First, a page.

Home Write to terminal after redirecting stdout to a file without using stderr?
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Write to terminal after redirecting stdout to a file without using stderr?

Dagg Nabbit
Dagg Nabbit Published in 2012-02-23 00:00:27Z

I have two shell scripts, one that serves as the main "program" and another that serves as a "library."

In several places in the "program," I'll do something like: log "$thing" >> "$logfile", where log is a function defined in the "library."

# program.sh

stuff="hahah heheh hoho"

. library.sh 

for thing in $stuff; do
  log "$thing" >> "$logfile"

My question: Is there a way to redirect some of the output from the function back to the terminal without using stderr?

# library.sh

log () {

  # This gets written to the log
  echo "`date --rfc-3339=seconds`: $1"

  # How to write this to the terminal *without* using stderr?
  echo "Info: Message written to log." >&2


I want to avoid the use of stderr because in my actual program, there's an option to redirect errors to a file, but the messages I want to send to the terminal are informational, not errors, and should always show up on the terminal.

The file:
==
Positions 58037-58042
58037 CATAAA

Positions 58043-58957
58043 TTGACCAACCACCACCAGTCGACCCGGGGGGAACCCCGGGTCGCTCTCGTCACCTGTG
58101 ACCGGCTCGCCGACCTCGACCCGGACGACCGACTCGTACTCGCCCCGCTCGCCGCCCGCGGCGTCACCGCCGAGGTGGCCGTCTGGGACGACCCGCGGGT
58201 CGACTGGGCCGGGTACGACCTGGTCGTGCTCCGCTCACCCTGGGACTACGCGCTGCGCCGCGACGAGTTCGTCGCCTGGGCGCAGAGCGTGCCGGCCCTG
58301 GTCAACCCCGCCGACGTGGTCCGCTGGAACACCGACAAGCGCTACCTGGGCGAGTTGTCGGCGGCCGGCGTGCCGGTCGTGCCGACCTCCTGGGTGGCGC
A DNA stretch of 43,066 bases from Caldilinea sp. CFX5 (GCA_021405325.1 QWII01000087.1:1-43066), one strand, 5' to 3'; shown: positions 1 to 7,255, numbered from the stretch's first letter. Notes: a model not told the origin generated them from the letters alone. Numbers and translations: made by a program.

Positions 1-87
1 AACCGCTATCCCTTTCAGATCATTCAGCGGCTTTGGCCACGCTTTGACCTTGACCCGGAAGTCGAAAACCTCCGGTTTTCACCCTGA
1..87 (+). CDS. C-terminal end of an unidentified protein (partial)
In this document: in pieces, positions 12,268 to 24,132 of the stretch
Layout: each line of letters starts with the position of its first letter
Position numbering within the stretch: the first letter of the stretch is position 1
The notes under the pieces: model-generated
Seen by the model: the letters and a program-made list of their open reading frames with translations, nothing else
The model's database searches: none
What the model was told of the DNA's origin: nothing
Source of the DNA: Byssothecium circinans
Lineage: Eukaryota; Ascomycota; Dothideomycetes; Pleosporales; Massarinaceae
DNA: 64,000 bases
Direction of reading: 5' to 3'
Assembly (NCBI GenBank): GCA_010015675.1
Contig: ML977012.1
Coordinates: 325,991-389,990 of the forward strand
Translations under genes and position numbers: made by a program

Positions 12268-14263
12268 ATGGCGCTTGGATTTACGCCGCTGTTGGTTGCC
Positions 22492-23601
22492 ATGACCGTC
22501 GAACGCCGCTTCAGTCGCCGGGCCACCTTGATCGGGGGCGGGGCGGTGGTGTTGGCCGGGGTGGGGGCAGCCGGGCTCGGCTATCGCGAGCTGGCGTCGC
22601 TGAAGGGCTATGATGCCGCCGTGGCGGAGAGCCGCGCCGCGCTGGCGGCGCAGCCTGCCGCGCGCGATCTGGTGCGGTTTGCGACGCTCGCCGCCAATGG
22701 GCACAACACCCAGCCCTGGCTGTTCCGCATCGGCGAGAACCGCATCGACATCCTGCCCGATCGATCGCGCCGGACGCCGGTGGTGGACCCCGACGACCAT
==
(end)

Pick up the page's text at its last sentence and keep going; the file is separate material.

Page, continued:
Ignacio Vazquez-Abrams
Ignacio Vazquez-Abrams Reply to 2012-02-23 00:05:42Z

Open /dev/tty on another FD.

exec 0< /dev/null
exec 1> /dev/null
exec 2> /dev/null
exec 3> /dev/tty
echo 'Hello, World!' >&3 
sarnold Reply to 2012-02-23 00:19:52Z

You can write directly to /dev/tty each time you want to write to the terminal:

echo "hello world" > /dev/tty

For a small example:

$ cat writer.sh 

echo "standard output"
echo "standard error" >&2

echo "direct to terminal" > /dev/tty
$ ./writer.sh > /tmp/out 2> /tmp/err
direct to terminal
$ cat /tmp/out
standard output
$ cat /tmp/err
standard error
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